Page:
He sees what he shouldn't. She sees what he couldn't. So the question is, does he see it or not?Wikipedia
Tabu is marvelous, Sriram Raghavan finally having created a fitting role for this uber-talented actress, whom we really should be seeing much more of. Ayushmann Khurrana is wonderful, too, sinking into his part.
Sriram Raghvan’s new thriller pulls off great tricks in plain sight. It will surprise you when you least expect it to.
Sriram Raghavan’s thriller is about a blind pianist (Ayushmann Khurrana) who gets accidentally embroiled in a murder
AndhaDhun is a slow burner, the more you invest yourself in it, the more you enjoy it. Also, never treat a piano just as another instrument. You never know, it might be plotting against you.
Sriram Raghavan has set his focus on making the usually serious murder mystery a gripping yet entertaining one.
Andhadhun is completely aware of its intelligence and quick wits mercilessly testing our gullibility while Raghavan leads us to its staggering finish with the finesse of a Mikado champion.It's stunning, comic, grisly, absurd, intense, cold, crazy and must-watch.
Watch Andhadhun with your ears, eyes and minds open. You will come away with your senses heightened.
Open to various interpretations and unpredictable from beginning to end, AndhaDhun is an engaging thriller that keeps you on your toes and leaves you guessing all the way.
Bollywood doesn’t make too many thrillers and when it does, they don’t always measure up. “Andhadhun” ticks all the right boxes. This one should be savoured.
If you have grown up reading mystery/crime novels, don’t miss AndhaDhun. You will simply love it.
Andhadun, starring Ayushmann Khurrana, Radhika Apte and Tabu is a riveting and twisted classic thriller...
Before I say anything more, I suggest you watch ‘Andhadhun’ and then we can match our notes. If you watched Sriram Raghavan’s earlier works (‘Ek Hasina Thi’ (2004), ‘Badlapur’ (2015) among others), you know this one too isn’t going to be a predictable tale. Yet again, Raghavan has come up with something dark and delicious.
If you plan to watch Andhadhun, make sure you arrive early so that you do not miss the prologue or the old-fashioned credits, along with the bizarre statement accompanying them on screen, plus the tribute to Vividh Bharti's Chhaya Geet and Doordarshan's Chitrahaar. It all counts, as does every minute, second and millisecond of the unpredictable, crazy ride that follows.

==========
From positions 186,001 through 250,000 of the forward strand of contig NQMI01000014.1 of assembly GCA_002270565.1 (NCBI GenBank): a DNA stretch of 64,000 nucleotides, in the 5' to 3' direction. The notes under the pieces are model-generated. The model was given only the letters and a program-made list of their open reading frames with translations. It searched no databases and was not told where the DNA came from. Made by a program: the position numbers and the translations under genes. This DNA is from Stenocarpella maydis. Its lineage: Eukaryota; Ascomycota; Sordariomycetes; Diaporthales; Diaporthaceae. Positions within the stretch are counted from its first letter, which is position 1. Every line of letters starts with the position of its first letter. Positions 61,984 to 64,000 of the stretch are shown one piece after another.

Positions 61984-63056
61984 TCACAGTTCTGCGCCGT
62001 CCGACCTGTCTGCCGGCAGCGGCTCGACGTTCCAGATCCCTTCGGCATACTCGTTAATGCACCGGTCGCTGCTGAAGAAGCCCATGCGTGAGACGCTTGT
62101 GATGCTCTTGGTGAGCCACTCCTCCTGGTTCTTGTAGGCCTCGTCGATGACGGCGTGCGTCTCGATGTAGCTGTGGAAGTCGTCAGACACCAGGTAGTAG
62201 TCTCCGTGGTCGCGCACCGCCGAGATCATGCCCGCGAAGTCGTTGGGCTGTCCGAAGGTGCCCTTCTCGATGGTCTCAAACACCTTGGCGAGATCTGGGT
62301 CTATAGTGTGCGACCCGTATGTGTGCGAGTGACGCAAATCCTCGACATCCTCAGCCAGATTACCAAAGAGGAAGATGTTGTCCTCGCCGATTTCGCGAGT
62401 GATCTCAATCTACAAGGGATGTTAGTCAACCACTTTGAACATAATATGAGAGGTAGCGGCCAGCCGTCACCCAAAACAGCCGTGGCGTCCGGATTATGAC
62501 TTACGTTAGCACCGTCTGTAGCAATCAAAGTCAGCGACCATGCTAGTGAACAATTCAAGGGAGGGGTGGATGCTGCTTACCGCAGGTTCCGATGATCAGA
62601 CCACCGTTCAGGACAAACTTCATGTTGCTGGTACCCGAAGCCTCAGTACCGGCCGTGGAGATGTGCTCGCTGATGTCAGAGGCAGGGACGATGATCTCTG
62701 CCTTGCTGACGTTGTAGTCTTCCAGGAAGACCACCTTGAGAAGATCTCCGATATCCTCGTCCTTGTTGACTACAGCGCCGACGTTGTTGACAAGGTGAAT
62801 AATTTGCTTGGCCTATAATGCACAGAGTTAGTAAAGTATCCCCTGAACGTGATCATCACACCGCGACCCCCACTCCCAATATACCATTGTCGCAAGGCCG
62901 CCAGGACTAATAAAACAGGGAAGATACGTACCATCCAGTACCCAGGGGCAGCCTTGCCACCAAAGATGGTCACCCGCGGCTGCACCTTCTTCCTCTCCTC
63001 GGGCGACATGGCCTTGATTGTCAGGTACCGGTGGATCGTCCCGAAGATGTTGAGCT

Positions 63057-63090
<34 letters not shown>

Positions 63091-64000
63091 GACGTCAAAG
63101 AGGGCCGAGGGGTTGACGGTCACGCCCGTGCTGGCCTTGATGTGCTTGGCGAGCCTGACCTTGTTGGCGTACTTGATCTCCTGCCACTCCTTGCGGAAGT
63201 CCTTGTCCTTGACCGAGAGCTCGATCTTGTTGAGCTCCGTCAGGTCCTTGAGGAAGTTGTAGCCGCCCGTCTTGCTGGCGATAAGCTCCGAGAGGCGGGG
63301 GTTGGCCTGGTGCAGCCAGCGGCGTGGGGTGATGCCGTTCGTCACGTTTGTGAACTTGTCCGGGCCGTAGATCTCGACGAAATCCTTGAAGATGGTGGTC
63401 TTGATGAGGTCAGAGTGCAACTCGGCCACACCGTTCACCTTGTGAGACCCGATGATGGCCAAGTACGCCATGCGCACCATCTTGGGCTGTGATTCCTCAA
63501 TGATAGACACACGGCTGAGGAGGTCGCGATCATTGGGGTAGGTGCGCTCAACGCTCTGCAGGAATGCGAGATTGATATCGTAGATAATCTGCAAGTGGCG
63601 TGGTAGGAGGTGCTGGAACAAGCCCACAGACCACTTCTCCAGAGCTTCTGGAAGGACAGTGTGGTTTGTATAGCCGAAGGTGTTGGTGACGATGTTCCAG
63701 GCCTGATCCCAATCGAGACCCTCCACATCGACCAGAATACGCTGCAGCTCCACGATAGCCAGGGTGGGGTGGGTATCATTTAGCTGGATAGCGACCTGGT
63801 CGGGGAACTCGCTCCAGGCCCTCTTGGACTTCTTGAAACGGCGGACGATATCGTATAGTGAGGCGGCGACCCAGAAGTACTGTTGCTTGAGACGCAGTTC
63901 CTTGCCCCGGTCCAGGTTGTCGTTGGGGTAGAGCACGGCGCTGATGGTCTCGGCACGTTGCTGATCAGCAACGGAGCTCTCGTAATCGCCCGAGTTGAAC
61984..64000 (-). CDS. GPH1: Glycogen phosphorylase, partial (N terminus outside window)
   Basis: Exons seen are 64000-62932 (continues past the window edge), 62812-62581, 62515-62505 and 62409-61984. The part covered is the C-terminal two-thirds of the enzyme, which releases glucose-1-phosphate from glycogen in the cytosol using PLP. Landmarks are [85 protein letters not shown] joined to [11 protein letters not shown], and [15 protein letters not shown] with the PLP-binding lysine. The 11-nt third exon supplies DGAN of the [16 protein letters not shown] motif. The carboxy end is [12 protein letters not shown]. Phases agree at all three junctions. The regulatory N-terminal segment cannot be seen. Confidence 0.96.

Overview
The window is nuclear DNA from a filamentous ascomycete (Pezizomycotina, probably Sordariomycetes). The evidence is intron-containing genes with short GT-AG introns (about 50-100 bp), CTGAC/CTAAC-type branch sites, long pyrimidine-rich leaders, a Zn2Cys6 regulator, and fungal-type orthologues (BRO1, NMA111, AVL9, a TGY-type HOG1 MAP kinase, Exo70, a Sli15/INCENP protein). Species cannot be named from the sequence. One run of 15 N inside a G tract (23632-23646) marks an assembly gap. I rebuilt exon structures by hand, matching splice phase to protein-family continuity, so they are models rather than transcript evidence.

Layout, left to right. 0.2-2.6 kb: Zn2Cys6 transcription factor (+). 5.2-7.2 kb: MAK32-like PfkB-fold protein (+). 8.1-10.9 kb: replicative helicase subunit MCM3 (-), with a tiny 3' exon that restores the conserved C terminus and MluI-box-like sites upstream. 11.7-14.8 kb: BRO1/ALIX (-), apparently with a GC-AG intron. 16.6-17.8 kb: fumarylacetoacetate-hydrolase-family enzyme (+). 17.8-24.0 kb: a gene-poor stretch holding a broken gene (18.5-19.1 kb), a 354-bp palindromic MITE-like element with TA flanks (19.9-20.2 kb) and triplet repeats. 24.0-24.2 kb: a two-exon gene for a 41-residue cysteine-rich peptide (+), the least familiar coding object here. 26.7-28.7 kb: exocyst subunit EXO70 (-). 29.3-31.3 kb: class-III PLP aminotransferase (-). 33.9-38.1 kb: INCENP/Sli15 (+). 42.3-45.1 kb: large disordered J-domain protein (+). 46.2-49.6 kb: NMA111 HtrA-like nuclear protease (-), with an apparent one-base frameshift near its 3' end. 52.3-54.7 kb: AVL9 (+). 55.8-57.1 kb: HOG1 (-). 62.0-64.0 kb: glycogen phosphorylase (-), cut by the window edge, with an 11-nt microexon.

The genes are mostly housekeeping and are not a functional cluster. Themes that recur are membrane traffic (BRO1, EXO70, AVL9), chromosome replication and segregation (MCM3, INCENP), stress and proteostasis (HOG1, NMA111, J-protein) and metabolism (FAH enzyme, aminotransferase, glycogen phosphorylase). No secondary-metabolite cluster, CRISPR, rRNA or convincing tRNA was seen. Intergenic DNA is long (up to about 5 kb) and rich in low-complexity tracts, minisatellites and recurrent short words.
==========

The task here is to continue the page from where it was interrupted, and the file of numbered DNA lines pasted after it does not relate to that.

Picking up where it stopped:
The camera work and editing are flawless. The first scene where the hunter is chasing the hare in a cabbage field is intelligently integrated into the narrative and that is when the brilliance of the Director and his team, hits you.Overall, Andhadhun is a film worth your ticket price.
All the darkness comes laced with humour. Raghavan takes you to the edge of the seat with the pulse racing, makes you keep guessing even as you are chuckling. Getting outwitted and taken by surprise was never more entertaining. The film completes a perfect arc from where it starts to how it ends. Cabbage, cats and colour red; milestones and rabbits and liver and life all come with a larger meaning attached. Missing the beginning, end and anything in the middle would then severely imperil what could be the most fun you’d have at the movies.
But for those who love crime novelists James Hardley Chase or David Fincher’s films, then you are likely to savour Andhadhun, a perfect crime story with a killer plot.
Audience Reviews for Andhadhun
Not one film this year had full-bodied characters and the twist in the tale style as Sriram Raghavan's deep thriller Andhadhun. The crafty and effectively staged film is germinated on the basis of the French short film The Piano Tuner. This film about a pretending-to-be-blind pianist Aakash and the whirlpool of changes which come to his life when he goes to tune the piano in the home of a bygone big star's home is fabulously, deliciously, delicately twisted. The thrills come naturally in this genuinely upscale mystery, and the layers of narrative for the price of one is what I totally applauded. Ayushmann Khurrana, Radhika Apte and Tabu are amazing in playing their characters. The film carries with it meaning, symbolism, excitement and compelling drama. I'm going with 4 out of 5 for Andhadhun. The best film this year, the best Hindi thriller.